Wary of similar fate, Erdogan stands with Maduro
ISTANBUL — In another sign of a growing gap between Turkey and its traditional allies in the West, Turkish President Recep Tayyip Erdogan has thrown his weight behind Venezuela’s embattled leader, Nicolas Maduro.
Erdogan joined Russia, China, Iran and Syria in defending Maduro, who is fighting for political survival after the leader of the legislature, Juan Guaido, declared himself president and was recognised as Venezuela’s legitimate head of state by the US government. European powers said they would side with Guaido unless Madura agreed to soon call elections.
“My brother Maduro! Stand tall, we are at your side,” Erdogan told Maduro in a phone call, Turkish presidential spokesman Ibrahim Kalin said January 24. He added that Turkey rejected all “coup attempts.”
Kalin spread the hashtag #WeAreMADURO, which became the most popular trend among Turkish Twitter users. Pro-government media drew comparisons between the pressure on Maduro and the coup attempt against Erdogan in 2016.
Erdogan, 64, and Maduro, 56, share a deep distrust of US policies. Both have accused the United States of waging “economic war” against their countries.
Turkey’s relations with the United States have undergone a series of crises in recent years, while Ankara’s ties with Moscow, boosted by cooperation in Syria along with trade agreements and booming tourism, sparked concerns in the West that Turkey is turning away from its decades-old alliance with the United States and Europe.
At first glance, Turkey’s conservative leader, who heads a ruling party with roots in political Islam, and Venezuela’s socialist president may look like an odd couple. They are also on opposing sides in the Syrian conflict, in which Maduro backs Syrian President Bashar Assad and Turkey has been a main sponsor for rebels trying to topple the leader in Damascus.
However, Erdogan and Maduro share vital interests, analysts say. Turkey backed Maduro even before the latest crisis in Caracas. “Political problems cannot be resolved by punishing an entire nation,” Erdogan said last year in reference to US sanctions against the Maduro government.
Howard Eissenstat, a Turkey expert at Saint Lawrence University in New York and non-resident senior fellow at the Project on Middle East Democracy in Washington, said Erdogan’s personal worldview played a big role in Turkish-Venezuelan relations.
“I think the core has to do with how personalised Turkish foreign policy has become and how fully it is shaped by President Erdogan’s ideological predilections and assumptions,” Eissenstat said via e-mail. “I think that he sees in Maduro’s stance a common resistance to Western — and especially American — hegemony.”
A pro-government observer in Turkey pointed out that Maduro supported Erdogan when it counted. Erdogan’s message of encouragement for Maduro to “stand tall” reflected “a sense of solidarity, since the Venezuelan leader expressed solidarity with Turkey during the July 15, 2016, coup attempt,” wrote Burhanettin Duran, a columnist for the newspaper Daily Sabah.
Some supporters of the Turkish president say Erdogan could become the target of a US-organised attempt to unseat him.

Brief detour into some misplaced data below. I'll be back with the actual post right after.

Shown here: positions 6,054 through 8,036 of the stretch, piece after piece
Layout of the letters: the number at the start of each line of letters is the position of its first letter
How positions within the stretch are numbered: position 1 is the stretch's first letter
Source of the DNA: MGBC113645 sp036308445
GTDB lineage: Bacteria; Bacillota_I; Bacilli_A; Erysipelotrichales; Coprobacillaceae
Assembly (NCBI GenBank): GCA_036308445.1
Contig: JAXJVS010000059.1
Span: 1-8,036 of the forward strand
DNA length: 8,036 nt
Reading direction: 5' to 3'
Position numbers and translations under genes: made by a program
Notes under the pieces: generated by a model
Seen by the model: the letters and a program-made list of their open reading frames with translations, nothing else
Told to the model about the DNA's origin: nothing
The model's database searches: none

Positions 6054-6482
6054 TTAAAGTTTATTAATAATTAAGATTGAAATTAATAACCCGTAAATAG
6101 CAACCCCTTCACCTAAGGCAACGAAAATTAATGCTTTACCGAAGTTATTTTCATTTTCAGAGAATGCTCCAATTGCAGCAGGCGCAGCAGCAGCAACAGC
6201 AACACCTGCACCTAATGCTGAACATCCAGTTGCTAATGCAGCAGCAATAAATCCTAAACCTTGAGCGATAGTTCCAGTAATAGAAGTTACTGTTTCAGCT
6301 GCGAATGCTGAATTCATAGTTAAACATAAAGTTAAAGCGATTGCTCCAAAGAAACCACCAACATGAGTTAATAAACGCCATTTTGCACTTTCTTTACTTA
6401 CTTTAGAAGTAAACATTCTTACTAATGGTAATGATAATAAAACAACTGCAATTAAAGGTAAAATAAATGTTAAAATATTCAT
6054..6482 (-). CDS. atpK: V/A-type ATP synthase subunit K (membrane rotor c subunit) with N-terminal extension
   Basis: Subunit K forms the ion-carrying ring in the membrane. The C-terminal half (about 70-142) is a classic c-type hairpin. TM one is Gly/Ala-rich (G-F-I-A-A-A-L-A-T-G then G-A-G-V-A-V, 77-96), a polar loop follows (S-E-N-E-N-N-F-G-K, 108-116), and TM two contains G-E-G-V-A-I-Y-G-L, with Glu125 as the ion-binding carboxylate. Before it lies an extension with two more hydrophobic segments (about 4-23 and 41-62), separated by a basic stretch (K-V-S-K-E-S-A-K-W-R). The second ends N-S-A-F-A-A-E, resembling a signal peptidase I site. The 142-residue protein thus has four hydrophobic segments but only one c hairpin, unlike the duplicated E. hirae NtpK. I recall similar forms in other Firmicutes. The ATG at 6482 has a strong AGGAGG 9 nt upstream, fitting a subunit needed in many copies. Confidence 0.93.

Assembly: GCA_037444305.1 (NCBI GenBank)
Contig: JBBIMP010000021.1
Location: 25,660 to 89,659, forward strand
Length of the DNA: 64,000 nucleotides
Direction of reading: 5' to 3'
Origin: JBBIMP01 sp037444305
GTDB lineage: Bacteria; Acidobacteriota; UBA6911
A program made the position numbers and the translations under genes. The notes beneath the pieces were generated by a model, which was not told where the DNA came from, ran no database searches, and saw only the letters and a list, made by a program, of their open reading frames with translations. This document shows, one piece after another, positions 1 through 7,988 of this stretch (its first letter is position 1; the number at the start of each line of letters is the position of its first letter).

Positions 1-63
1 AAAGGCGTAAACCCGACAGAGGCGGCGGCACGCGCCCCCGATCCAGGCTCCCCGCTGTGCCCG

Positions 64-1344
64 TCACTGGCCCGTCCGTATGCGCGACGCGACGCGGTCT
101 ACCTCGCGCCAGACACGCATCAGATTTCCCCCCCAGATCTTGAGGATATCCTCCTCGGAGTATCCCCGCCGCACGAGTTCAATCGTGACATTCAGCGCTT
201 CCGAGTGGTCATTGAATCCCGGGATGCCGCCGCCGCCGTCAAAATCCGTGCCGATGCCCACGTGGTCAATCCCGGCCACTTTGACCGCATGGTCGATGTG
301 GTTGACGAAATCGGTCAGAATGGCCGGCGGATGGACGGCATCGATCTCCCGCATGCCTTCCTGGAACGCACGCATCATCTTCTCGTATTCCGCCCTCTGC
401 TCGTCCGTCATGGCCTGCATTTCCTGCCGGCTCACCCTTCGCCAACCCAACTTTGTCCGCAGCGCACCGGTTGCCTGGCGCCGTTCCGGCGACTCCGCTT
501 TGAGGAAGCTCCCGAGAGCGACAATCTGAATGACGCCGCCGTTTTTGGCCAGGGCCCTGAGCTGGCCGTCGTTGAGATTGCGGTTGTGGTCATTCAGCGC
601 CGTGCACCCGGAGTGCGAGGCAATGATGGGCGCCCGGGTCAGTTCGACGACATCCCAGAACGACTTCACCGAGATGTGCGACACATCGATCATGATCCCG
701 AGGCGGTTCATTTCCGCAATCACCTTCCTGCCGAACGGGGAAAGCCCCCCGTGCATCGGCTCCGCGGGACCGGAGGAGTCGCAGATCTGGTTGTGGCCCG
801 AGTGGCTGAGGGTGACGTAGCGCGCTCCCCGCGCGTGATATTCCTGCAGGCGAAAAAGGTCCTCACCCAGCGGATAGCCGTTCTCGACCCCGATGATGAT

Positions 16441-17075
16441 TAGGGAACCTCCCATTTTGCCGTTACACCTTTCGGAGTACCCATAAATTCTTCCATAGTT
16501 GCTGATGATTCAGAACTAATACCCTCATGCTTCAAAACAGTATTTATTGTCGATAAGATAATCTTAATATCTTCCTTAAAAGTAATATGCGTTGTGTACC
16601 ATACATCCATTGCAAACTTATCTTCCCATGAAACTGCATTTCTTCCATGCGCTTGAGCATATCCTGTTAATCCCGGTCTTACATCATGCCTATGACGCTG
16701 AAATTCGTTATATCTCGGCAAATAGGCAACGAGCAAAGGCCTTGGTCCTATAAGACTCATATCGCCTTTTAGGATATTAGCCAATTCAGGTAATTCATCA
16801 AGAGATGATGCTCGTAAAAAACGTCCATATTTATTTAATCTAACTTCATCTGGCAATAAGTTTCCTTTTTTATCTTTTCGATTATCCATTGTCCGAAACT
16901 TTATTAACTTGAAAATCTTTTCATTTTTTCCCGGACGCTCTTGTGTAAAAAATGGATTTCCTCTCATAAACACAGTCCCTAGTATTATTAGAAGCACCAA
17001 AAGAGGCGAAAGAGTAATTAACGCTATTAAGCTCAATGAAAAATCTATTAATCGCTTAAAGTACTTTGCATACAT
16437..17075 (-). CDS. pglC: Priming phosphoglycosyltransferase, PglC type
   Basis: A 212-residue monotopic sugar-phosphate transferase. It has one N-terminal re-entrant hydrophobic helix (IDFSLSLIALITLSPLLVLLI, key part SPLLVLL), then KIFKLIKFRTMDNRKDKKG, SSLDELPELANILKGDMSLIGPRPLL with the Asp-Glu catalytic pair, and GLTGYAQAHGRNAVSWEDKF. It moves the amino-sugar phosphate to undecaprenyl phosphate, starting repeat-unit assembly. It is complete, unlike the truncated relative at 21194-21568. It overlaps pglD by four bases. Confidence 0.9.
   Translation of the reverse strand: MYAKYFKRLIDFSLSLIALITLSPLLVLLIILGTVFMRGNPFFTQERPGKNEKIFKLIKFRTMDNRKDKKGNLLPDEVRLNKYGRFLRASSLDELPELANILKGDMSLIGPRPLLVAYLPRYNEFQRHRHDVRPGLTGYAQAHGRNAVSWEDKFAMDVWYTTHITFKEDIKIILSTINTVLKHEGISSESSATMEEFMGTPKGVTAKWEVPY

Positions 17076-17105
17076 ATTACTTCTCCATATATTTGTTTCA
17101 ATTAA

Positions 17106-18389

“In a way, being on Maduro’s side is being on Erdogan’s side,” Fatih Dagistanli, a presenter on Akit TV, a television station that is close to the Turkish government, said on a talk show January 26. “If Maduro is sent on his way, they will also wrap up Erdogan and send him off. This is the first step of sending off Erdogan.”
The Turkish leader often speaks of dark plots by outside forces to prevent Turkey from gaining strength as an international power. Turkish officials linked the Gezi riots of 2013 and the coup plot of 2016 to alleged efforts by the West to unseat Erdogan.
Eissenstat said Erdogan “sees in the current Venezuelan crisis a common echo of Gezi and the 2016 attempted coup — both of which he believes the Americans used to try to dislodge him.”
That perception has contributed to the close ties between the leaders of the two countries. Maduro attended Erdogan’s inauguration as Turkey’s president in Ankara last year and Erdogan visited Caracas in December.
Trade between Turkey and Venezuela has grown, with Turkish data showing the country imported $900 million in gold from Venezuela in the first nine months of the year, Reuters reported. The United States slapped sanctions on Venezuela’s gold trade last November to stop gold from the South American country being shipped to Turkey for refinement. US officials voiced concern that some of the gold might find its way to Iran in violation of sanctions on Iran, Bloomberg News reported.
Coming less than three months before local elections in Turkey, Erdogan’s support for Maduro and his criticism directed against the United States make sense for the president domestically as well, given a strong trend of anti-Americanism in the country.
A Turkish poll last year indicated that almost nine out of ten Turkish respondents said they see the United States as an enemy. Even Turkish observers who are sceptical of Erdogan share his rejection of US policies in Venezuela. “The post-modern coup attempt by the USA in Venezuela is unacceptable,” Murat Yetkin, a respected journalist, commented on Twitter.
Thomas Seibert is an Arab Weekly contributor in Istanbul.
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